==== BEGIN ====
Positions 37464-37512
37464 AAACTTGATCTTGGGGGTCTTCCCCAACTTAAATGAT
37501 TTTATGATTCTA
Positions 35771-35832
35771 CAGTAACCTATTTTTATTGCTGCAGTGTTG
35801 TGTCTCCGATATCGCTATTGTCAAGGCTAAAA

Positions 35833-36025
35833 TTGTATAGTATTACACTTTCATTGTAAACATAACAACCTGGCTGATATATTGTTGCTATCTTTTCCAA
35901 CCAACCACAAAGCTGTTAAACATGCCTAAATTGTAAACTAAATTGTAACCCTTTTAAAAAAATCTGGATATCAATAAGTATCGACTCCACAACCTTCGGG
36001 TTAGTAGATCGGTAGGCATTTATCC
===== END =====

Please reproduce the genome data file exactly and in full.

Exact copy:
Positions 37464-37512
37464 AAACTTGATCTTGGGGGTCTTCCCCAACTTAAATGAT
37501 TTTATGATTCTA
Positions 35771-35832
35771 CAGTAACCTATTTTTATTGCTGCAGTGTTG
35801 TGTCTCCGATATCGCTATTGTCAAGGCTAAAA

Positions 35833-36025
35833 TTGTATAGTATTACACTTTCATTGTAAACATAACAACCTGGCTGATATATTGTTGCTATCTTTTCCAA
35901 CCAACCACAAAGCTGTTAAACATGCCTAAATTGTAAACTAAATTGTAACCCTTTTAAAAAAATCTGGATATCAATAAGTATCGACTCCACAACCTTCGGG
36001 TTAGTAGATCGGTAGGCATTTATCC